Ice floes creaked against homes outside Dawson City this weekend after the Klondike River flooded, prompting the evacuation of about 28 residents.
As record-setting temperatures approached 23 degrees Celsius, ice jammed the river and water breached the Klondike’s banks near the Rock Creek subdivision on Friday.
By evening, half a metre of water covered the road and four properties had flooded.
The waters continued to rise through the night so that, by Saturday morning, the roads were covered by at least another 10 centimetres of water and were impassible except to heavy equipment.
Residents reported their homes had taken on as much as a metre of water. About 28 people were evacuated, as well as a dog and cat.
During the evacuation, emergency crews found a camper who had tried to flee his campsite by truck, but had driven into a washed out ditch. Water reached his windshield.
He managed to find dry land and waited four hours until he was rescued.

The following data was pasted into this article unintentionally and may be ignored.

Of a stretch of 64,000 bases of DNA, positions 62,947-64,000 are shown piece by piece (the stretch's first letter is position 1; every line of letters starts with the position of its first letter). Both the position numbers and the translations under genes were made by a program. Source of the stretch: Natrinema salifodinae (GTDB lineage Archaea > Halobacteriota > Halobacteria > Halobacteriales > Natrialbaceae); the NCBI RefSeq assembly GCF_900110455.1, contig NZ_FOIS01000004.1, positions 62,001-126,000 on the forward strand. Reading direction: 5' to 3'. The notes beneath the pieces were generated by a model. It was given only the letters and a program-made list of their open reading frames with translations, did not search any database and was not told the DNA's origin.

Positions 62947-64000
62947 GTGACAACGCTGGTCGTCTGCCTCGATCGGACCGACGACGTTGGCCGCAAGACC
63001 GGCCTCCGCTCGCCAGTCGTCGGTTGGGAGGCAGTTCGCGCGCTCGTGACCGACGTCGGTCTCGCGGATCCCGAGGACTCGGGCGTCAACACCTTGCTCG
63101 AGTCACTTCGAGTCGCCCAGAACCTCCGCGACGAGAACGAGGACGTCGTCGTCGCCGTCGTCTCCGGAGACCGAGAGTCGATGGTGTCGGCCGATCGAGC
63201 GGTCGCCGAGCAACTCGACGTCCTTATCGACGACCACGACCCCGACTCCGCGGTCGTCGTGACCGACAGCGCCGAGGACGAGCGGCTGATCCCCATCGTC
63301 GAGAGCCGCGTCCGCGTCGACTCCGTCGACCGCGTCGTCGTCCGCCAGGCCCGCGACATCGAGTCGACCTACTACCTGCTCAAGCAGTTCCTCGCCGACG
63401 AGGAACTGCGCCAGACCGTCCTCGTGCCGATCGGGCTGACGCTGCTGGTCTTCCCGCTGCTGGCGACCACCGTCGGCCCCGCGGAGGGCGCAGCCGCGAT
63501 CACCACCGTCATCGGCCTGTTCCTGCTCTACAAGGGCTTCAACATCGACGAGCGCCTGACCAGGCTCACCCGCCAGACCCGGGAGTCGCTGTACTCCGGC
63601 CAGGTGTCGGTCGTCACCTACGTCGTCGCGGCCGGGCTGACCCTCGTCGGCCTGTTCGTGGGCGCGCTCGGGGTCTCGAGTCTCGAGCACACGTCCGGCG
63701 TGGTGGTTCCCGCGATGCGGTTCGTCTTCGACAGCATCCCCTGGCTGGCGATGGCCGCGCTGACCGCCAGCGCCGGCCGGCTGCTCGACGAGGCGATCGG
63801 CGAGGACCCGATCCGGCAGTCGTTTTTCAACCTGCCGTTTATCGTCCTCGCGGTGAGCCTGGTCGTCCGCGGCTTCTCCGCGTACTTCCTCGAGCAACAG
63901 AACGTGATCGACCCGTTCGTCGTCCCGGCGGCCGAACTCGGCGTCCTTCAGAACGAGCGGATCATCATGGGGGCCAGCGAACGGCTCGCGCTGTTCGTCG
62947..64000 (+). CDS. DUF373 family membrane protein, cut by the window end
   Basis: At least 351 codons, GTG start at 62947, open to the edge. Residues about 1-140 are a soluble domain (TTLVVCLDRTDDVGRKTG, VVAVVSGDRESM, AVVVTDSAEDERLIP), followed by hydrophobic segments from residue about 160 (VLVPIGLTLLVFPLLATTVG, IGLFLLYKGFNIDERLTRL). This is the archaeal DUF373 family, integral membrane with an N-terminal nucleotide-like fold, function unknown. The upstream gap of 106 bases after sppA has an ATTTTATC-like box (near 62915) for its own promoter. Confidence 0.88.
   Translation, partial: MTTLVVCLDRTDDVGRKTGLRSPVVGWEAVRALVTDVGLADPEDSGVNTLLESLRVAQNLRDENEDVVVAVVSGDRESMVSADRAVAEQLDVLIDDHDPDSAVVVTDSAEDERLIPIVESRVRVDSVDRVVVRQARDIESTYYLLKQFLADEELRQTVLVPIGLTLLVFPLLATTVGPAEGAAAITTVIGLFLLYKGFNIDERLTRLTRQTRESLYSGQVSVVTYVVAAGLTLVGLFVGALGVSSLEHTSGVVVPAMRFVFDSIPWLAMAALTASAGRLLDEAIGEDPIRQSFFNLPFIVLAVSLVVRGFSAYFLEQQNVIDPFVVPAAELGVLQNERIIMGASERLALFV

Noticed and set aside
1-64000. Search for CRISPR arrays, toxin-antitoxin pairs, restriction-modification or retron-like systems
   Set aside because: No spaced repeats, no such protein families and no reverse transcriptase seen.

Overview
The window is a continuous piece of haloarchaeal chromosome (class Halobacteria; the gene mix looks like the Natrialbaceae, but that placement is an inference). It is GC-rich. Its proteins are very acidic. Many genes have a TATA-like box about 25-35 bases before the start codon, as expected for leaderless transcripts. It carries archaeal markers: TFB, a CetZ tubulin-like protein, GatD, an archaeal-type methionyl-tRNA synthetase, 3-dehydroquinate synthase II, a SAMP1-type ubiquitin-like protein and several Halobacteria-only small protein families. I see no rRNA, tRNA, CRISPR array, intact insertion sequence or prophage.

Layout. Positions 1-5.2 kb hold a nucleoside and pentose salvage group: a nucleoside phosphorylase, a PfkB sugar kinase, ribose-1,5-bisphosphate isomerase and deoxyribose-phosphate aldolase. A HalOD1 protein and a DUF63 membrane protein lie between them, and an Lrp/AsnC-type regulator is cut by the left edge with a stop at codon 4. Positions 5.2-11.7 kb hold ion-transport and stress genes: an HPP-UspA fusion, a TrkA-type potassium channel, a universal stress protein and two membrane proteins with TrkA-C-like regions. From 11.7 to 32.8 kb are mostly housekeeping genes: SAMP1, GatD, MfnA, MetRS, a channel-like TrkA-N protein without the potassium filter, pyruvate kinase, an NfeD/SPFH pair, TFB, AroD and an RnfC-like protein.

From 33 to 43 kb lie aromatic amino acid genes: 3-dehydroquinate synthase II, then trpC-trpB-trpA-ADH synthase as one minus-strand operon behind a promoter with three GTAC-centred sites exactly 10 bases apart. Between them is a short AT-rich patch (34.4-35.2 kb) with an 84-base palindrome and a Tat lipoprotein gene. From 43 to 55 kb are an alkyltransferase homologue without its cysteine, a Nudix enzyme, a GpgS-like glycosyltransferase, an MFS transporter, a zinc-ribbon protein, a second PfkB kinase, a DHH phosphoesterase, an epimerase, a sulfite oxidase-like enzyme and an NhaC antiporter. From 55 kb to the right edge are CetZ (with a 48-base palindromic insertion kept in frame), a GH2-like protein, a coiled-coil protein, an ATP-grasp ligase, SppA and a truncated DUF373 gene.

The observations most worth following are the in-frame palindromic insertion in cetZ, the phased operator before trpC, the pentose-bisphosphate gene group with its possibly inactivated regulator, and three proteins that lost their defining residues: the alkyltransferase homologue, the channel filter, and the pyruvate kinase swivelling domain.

Three people were put up in a hotel. The rest stayed at the homes of family or friends.
By Saturday evening, the ice jams had cleared and water began to recede. But, as of Monday, the road remains pretty much impassable due to water.
Rock Creek is subject to nuisance flooding every few years. But this past weekend’s flooding may be the worst the area has seen in two decades, said Rick Janowicz, manager of the Yukon government’s water section.
Blame the unusually chilly winter and the exceptionally balmy weekend most of the Yukon just enjoyed, he said.
The winter’s frigid temperatures and heavy snowfall produced thicker-than-usual ice on the river. This ice abruptly broke up under the weekend’s clear, sunny skies, and quickly clogged the river, until building pressure eventually knocked the ice loose.
It could have been far worse.
Eagle, Alaska, is experiencing its biggest flood since 1936. Entire buildings have been washed away, or destroyed by house-sized chunks of ice, reports the Fairbanks News Miner.
No future flooding is anticipated near Dawson, said Michael Templeton, manager of Yukon’s Emergency Measures Organization.
But Upper Liard continues to brace for flooding this spring. And territorial officials are visiting Old Crow this week to prepare residents for the possibility of the Porcupine River flooding parts of town.
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